Tipping proliferated in the United States after the Civil War, when the restaurant and hospitality industries hired newly emancipated Black women and men but offered them no wage–leaving them to rely on patrons’ gratuities for their pay instead.
August 13, 2019
You’re likely familiar with minimum wages, where workers are paid hourly anywhere from $7.25 (in Georgia, which uses the federal minimum wage) to $15 (in New York City) by employers for their labor. Millions of working people across the United States earn a minimum wage, some making as little as $15,000 annually, and still struggle to meet their basic needs.
You may not be as familiar with the fact that federal and state laws allow employers to pay some workers, generally those who receive tips, less than the minimum wage. The federal tipped subminimum wage has remained at $2.13 per hour since 1991. The Illinois tipped wage is currently $4.95 per hour. This longstanding policy restricts the income of service industry employees like restaurant workers, hair stylists, drivers, and even massage therapists, and makes their labor incredibly cheap for employers. It is also a legacy of slavery.
Tipping proliferated in the United States after the Civil War, when the restaurant and hospitality industries hired newly emancipated Black women and men but offered them no wage–leaving them to rely on patrons’ gratuities for their pay instead. Simply put, tipping was introduced as a way to exploit the labor of former slaves.
“It’s the legacy of slavery that turned the tip in the United States from a bonus or extra on top of a wage, to a wage itself,” explains Saru Jayaraman, co-founder of Restaurant Opportunities Centers United (ROC United).
Tipped workers of color continue to suffer the consequences of this legacy. In the restaurant industry alone, over 27% of Black workers live in poverty. About 37% of tipped workers are mothers, and nearly half of these women are single moms. For a single mother, earning the tipped minimum wage often means going without — going without breaks at work, going without insurance because her employer is not obligated to provide it, going without enough nutritious food to keep her and her family fed and healthy.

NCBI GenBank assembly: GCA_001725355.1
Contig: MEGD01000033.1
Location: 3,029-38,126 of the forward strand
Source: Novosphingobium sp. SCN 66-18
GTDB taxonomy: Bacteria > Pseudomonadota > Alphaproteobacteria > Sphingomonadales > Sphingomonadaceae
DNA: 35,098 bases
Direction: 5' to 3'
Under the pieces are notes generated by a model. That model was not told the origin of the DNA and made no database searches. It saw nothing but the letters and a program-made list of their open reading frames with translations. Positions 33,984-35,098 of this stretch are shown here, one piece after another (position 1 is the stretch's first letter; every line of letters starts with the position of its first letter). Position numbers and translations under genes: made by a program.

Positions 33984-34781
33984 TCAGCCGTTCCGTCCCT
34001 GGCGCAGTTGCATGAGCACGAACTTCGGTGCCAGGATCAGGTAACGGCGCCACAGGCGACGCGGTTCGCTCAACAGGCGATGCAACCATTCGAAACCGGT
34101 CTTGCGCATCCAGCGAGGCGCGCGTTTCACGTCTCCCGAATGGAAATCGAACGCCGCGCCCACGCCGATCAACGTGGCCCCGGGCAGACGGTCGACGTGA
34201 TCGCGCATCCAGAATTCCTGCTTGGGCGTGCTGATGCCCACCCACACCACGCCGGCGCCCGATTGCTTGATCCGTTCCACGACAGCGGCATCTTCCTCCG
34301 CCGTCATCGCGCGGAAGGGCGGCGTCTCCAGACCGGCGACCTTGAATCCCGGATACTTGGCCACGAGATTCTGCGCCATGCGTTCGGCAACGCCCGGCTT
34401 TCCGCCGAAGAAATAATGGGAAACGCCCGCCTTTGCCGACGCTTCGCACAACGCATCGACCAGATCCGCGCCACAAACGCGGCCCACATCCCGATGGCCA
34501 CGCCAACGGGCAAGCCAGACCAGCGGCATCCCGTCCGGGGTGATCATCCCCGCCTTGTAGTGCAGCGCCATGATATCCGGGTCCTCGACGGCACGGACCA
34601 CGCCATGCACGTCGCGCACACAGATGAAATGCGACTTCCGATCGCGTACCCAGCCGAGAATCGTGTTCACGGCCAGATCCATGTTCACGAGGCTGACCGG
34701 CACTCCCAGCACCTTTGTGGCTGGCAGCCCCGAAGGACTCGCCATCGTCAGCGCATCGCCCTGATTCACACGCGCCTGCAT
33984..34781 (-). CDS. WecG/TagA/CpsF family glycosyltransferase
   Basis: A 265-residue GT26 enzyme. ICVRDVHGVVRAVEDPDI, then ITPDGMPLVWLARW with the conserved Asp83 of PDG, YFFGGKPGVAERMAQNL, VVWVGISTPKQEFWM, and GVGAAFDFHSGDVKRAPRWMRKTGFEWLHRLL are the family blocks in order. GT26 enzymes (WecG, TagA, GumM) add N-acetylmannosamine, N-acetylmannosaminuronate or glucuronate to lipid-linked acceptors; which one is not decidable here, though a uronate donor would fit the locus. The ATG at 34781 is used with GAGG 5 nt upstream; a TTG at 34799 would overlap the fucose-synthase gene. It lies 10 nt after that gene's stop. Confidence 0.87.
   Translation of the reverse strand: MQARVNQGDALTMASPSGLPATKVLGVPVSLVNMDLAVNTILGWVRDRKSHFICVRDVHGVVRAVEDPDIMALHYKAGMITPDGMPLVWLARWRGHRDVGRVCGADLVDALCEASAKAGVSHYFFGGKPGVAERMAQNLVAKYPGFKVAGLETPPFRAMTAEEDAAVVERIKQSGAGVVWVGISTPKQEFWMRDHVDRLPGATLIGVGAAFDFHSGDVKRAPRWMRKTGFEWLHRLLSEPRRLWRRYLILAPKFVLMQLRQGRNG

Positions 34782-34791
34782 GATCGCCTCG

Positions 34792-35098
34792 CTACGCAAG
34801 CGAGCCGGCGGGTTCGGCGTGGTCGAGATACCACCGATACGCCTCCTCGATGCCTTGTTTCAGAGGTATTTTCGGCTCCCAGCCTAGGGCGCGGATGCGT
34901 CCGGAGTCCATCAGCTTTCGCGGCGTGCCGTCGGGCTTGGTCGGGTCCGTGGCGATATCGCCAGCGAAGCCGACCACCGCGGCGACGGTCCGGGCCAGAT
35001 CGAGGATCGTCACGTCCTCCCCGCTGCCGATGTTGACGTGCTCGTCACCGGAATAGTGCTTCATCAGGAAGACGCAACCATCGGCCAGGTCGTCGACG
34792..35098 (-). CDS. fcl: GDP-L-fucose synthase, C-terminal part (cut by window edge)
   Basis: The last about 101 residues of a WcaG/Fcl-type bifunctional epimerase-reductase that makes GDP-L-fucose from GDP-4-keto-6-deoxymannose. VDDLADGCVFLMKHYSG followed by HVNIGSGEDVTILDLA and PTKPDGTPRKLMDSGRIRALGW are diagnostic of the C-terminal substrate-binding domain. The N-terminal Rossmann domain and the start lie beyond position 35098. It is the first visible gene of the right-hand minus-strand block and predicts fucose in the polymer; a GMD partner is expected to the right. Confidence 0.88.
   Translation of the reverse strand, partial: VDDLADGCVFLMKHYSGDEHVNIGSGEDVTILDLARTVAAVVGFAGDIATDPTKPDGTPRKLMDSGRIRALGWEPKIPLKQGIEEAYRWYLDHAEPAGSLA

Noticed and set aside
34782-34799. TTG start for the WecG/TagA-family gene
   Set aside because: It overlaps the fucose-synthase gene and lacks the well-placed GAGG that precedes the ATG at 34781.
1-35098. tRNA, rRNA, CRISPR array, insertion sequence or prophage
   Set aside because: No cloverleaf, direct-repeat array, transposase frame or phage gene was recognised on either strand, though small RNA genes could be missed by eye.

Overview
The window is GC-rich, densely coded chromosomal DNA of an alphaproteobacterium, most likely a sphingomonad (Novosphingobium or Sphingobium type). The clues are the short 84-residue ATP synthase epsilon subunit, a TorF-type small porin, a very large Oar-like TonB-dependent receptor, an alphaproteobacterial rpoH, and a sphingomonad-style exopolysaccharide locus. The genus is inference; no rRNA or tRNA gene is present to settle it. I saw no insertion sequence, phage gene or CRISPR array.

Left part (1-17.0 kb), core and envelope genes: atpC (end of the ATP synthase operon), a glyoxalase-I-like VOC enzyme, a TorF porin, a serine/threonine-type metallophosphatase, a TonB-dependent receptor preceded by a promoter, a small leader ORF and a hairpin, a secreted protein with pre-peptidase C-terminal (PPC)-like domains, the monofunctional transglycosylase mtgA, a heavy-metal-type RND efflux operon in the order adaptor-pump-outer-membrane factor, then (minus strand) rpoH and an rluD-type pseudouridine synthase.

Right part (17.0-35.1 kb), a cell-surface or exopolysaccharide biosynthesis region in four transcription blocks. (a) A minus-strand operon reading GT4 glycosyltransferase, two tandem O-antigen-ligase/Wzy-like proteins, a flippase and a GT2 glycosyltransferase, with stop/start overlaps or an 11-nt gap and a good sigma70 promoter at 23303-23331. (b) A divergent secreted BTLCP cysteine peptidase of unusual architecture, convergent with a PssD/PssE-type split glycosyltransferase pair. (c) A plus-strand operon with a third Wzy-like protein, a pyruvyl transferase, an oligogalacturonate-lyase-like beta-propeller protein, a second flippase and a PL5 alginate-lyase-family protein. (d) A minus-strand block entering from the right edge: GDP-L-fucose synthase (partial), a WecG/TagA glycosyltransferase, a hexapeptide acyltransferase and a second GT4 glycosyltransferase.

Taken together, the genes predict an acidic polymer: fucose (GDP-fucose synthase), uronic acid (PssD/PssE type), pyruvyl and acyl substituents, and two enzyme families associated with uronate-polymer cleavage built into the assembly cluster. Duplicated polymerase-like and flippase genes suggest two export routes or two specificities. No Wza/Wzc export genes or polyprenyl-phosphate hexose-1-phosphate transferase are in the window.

While the minimum wage in Chicago is $13, the city’s subminimum wage is less than half: $6.40. Here, tipped workers of color are offered “living wage opportunities” only 53% as often as tipped workers who are white.
While our city, and much of the nation, is fighting for a higher minimum wage, let us also fight for one fair wage — because no one should have to depend on unpredictable tips for a living.
The Raise Chicago Coalition, of which the Shriver Center is a member, has introduced an ordinance that would raise the city’s minimum wage to $15 by July 1, 2021 and phase out the tipped subminimum wage over a four-year period, ending the lower wage by July 1, 2023. Join the fight for fair pay today! Contact your alderman or alderwoman and tell them you support the Raise Chicago ordinance.
Caitlin Sinclair and Reynolds Taylor contributed to this blog.
Follow the Shriver Center’s Medium page for the next installment of our 3-part series The Truth About Tipped Wages.